However Enter the Dragon became one of the year’s highest-grossing films and cement Lee as a martial arts legend and though his films Lee became an iconic figure known throughout the world, particularly among the Chinese, based upon his portrayal of Chinese nationalism in his films and among Asian Americans for defying stereotypes associated with the emasculated Asian male. He trained in the art of Wing Chun and later combined his other influences from various sources into the spirit of his personal martial arts philosophy, which he dubbed Jeet Kune Do (The Way of the Intercepting Fist). Lee held dual nationality in Hong Kong and the US.

His Hong Kong and Hollywood-produced films elevated the traditional Hong Kong martial arts film to a new level of popularity and acclaim, sparking a surge of interest in Chinese martial arts in the West in the 1970s. The direction and tone of his films dramatically changed and influenced martial arts and martial arts films in the US, Hong Kong, and the rest of the world.

Robert Clouse, the director of Enter the Dragon, together with Golden Harvest, revived Lee’s unfinished film Game of Death. Lee had shot over 100 minutes of footage, including out-takes, for Game of Death before shooting was stopped to allow him to work on Enter the Dragon. In addition to Abdul-Jabbar, George Lazenby, Hapkido master Ji Han-Jae, and another of Lee’s students, Dan Inosanto, were also to appear in the film, which was to culminate in Lee’s character, Hai Tien (clad in the now-famous yellow track suit taking on a series of different challengers on each floor as they make their way through a five-level pagoda. In a controversial move, Robert Clouse finished the film using a look-alike and archive footage of Lee from his other films with a new storyline and cast, which was released in 1978. However, the cobbled-together film contained only fifteen minutes of actual footage of Lee (he had printed many unsuccessful takes)[80] while the rest had a Lee look-alike, Kim Tai Chung, and Yuen Biao as stunt double. The unused footage Lee had filmed was recovered 22 years later and included in the documentary Bruce Lee: A Warrior’s Journey. In 2015, Perfect Storm Entertainment and Bruce Lee’s daughter, Shannon Lee announced that the series “The Warrior” would be produced and would air on the Cinemax and the filmmaker Justin Lin was chosen to direct the series. Production began on October 22, 2017 in Cape Town, South Africa. The first season will contain 10 episodes.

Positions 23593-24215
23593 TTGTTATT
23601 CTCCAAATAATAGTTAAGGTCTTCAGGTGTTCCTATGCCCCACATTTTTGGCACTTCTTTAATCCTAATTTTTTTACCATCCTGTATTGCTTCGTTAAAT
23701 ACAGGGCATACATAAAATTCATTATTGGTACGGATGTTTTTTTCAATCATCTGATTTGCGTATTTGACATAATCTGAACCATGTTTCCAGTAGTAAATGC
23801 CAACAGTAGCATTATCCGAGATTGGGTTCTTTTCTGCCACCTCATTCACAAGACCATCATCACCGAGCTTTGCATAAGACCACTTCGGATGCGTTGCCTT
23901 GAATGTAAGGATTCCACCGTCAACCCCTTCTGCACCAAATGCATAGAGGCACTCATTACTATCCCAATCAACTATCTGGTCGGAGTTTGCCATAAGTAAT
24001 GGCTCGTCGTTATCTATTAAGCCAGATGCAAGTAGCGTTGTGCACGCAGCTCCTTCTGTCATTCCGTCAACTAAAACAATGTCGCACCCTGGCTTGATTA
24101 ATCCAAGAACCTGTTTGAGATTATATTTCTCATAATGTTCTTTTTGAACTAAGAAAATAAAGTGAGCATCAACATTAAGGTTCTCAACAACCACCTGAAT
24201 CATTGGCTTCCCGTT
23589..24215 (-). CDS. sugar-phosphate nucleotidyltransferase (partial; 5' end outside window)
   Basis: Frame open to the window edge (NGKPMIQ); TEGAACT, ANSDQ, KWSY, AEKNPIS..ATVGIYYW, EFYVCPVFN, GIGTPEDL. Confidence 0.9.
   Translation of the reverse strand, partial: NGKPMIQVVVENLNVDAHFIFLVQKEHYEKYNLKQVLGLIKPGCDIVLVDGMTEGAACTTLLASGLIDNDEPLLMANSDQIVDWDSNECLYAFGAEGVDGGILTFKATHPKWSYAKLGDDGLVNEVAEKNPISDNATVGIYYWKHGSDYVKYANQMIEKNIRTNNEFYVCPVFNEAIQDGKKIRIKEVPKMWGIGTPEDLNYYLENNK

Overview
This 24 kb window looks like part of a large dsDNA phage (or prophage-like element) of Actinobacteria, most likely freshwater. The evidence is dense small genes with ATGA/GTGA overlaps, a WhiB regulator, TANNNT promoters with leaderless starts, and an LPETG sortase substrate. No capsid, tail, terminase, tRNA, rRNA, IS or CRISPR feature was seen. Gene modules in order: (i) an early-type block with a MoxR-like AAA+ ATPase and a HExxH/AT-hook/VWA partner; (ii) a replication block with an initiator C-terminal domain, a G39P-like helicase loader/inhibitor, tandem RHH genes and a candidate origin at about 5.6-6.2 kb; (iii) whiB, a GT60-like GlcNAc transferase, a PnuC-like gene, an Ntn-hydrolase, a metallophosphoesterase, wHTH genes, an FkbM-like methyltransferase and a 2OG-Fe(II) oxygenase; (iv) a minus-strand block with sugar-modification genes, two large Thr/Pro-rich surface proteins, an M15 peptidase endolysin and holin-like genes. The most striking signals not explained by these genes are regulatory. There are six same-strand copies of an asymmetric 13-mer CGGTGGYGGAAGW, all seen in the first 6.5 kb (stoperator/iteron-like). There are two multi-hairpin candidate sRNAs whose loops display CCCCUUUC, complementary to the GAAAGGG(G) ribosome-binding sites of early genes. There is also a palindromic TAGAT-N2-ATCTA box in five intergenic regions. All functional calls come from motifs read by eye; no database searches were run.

Adopt a turtle day plus more Events and holdays occuring on 27 November

Adopt a turtle day takes place annually on 27 November. The purpose of Adopt a turtle day is to help people celebrate and protect endangered turtles and their disappearing habitats around the world as well as providing  helpful information concerning tutrtle preservation in order to protect the seven species of marine turtle Loggerhead, leatherback, Hawksbill, Olive Ridley, Kemps Ridley and Green from the threat of extinction through a variety of factors including Global warming, loss of Habitat, pollution or poaching.

Turtles are diapsids of the order Testudines (or Chelonii) characterized by a special bony or cartilaginous shell developed from their ribs and acting as a shield. “Turtle” may refer to the order as a whole (American English) or to fresh-water and sea-dwelling testudines (British English). The order Testudines includes both extant (living) and extinct species. The earliest known members of this group date from 220 million years ago, making turtles one of the oldest reptile groups and a more ancient group than snakes or crocodilians. Of the 356 known species alive today, some are highly endangered.